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Pros And Cons Of Fabric-First Net Zero Carbon Retrofits

There are several different methodologies for net zero carbon retrofits. There is the ‘whole house’ approach which views a house as an energy system with interconnected parts. There’s also an ‘insulate and then generate’ philosophy that upgrades the insulation and aims to meet the energy deficit by installing renewable energy systems.

Related to this is the fabric-first approach.; This involves analysing the structure of a house and fitting the most effective (and cost-effective) treatments to improve thermal insulation and airtightness. Energy efficiency measures are then applied to systems for heating, lighting and cooking. Finally, renewable energy generation is installed to balance any carbon deficit.

In practice, there are similarities between each methodology. Given that the fundamental objective is to reduce energy use, fabric-first seems the appropriate place to start.

Insulation and Airtightness

Most of the UK’s housing stock would benefit significantly from upgraded insulation of walls, floors and roofs. Improved airtightness – particularly at openings and interfaces – would also make many homes significantly cheaper to heat. Many homes also have thermal bridges that transmit heat from inside to outside.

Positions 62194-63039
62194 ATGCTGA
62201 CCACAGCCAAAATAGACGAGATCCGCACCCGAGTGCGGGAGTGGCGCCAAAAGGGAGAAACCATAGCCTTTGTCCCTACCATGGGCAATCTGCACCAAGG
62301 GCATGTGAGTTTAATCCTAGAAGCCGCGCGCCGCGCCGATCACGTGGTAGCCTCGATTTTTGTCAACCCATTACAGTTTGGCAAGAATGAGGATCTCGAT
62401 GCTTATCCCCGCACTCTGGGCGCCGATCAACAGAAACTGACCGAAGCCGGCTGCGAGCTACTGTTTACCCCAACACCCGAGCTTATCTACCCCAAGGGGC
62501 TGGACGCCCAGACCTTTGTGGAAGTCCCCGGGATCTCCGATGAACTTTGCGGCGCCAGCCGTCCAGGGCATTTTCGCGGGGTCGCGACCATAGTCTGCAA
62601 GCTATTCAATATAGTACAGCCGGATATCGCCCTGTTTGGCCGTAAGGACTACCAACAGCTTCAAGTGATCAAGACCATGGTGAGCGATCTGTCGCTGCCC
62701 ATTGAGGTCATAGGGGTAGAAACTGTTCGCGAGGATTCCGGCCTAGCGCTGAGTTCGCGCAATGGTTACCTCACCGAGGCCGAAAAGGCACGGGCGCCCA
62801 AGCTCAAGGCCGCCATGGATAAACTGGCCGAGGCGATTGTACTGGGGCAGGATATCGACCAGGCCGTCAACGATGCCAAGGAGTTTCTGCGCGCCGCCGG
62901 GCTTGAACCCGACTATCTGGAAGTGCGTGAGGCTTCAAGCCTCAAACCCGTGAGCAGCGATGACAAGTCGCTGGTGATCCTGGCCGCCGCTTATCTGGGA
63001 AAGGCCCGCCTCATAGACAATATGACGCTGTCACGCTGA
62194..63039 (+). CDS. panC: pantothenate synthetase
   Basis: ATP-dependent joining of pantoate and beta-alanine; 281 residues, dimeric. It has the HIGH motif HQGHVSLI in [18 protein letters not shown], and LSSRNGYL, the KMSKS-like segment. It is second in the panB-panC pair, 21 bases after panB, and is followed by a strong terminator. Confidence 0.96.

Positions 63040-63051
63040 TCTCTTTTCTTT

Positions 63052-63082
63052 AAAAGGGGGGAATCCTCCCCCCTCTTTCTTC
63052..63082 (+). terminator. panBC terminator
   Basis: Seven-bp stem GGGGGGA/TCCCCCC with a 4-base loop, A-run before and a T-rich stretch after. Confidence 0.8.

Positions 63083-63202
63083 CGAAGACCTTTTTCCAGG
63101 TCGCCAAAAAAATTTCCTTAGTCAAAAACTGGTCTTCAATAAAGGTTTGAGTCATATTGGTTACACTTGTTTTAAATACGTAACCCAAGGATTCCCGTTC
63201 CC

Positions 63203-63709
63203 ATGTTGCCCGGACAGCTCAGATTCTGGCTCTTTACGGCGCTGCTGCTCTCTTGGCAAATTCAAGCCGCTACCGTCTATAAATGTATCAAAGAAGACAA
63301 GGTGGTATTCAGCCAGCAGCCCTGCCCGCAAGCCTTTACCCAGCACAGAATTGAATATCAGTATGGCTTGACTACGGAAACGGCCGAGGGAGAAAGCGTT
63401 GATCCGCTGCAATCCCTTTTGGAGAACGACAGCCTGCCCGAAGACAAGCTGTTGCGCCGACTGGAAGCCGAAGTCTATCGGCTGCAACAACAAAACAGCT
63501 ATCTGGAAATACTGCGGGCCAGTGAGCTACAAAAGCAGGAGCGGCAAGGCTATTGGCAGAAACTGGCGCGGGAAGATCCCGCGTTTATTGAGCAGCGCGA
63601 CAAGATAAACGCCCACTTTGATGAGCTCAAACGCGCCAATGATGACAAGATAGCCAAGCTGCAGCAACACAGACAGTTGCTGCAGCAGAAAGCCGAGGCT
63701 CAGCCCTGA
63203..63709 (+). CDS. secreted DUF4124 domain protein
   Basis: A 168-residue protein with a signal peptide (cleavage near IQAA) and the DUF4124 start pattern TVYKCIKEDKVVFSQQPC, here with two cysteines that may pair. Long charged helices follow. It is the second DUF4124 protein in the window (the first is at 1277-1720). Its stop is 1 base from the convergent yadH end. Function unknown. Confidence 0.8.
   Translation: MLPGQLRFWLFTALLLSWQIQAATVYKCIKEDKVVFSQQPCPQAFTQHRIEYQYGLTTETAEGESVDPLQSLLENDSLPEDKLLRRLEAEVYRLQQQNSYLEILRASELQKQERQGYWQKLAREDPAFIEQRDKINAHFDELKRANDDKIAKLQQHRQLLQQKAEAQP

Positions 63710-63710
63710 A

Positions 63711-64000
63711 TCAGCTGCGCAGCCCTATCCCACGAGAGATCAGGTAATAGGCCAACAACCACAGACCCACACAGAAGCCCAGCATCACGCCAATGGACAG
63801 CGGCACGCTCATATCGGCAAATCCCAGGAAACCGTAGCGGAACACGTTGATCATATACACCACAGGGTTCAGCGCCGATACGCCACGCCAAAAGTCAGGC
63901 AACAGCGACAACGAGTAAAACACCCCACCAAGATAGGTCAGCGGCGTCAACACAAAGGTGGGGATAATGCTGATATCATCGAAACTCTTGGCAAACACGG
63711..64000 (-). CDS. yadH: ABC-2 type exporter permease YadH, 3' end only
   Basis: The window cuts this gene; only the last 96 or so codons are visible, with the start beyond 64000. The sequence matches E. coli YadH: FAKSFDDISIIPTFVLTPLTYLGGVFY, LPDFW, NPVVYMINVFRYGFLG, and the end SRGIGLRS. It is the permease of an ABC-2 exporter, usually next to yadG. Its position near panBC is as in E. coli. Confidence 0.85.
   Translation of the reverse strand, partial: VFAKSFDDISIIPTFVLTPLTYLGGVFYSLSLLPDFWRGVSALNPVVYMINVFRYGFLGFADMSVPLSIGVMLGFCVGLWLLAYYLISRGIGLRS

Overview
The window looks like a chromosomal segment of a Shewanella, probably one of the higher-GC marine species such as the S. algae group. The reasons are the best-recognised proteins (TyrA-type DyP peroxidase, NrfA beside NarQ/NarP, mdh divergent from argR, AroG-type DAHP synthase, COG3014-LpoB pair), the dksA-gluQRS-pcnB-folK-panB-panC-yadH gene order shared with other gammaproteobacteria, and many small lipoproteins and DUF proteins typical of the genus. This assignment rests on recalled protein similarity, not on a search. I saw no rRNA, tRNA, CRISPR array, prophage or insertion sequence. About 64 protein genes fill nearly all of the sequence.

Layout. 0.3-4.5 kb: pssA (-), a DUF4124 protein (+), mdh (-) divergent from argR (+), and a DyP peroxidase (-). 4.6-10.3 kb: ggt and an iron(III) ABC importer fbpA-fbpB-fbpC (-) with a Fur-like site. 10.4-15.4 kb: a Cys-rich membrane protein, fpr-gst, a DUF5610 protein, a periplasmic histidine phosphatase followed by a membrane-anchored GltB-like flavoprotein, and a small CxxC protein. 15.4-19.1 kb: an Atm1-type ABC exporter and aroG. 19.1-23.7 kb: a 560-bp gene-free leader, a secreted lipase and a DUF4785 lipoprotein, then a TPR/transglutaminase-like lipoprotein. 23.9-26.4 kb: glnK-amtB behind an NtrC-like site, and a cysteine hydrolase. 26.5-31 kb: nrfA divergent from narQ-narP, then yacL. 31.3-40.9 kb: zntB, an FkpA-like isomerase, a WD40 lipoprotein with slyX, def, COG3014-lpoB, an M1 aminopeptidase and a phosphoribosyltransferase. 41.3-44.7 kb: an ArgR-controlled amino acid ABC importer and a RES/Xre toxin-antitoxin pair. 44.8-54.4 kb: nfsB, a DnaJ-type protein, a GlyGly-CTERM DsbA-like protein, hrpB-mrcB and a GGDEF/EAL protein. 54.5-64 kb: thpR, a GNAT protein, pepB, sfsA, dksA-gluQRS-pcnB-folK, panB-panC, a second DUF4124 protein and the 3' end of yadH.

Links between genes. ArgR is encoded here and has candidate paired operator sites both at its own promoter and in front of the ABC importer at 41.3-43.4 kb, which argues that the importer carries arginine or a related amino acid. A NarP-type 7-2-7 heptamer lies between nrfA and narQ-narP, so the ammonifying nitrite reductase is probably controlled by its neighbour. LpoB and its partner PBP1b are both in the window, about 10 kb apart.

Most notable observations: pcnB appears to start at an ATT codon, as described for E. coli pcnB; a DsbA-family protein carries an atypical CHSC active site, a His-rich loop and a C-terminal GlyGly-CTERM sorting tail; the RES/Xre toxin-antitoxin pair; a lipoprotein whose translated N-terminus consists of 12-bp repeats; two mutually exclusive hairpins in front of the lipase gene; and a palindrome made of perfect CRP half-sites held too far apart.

The initial survey will identify which treatments are feasible and cost-effective to improve the thermal efficiency of the home.

Fabric-First Net Zero Limitations

This, however, isn’t the end of the story. You can’t make a house airtight without considering ventilation. Otherwise you risk creating poor air quality and damp. This is where whole house considerations come into play to avoid unintended consequences.

Fabric-first may also overlook planning constraints (such as conservation areas) and the aesthetic impact of the retrofit. Upgrade programmes that alter the appearance of a street or district may not be acceptable.

Dealing with the fabric to make a home better insulated and more airtight is the foundation of any net zero carbon retrofit. It isn’t, however, the whole solution and other considerations are needed to guarantee a successful outcome. This is why detailed analysis and careful planning are at the heart of every Osborne retrofit programme.

Find out more about Osborne’s Zero Carbon Retrofit Solutions by visiting our resource centre or contact Nick Davidge (nick.davidge@osborne.co.uk).

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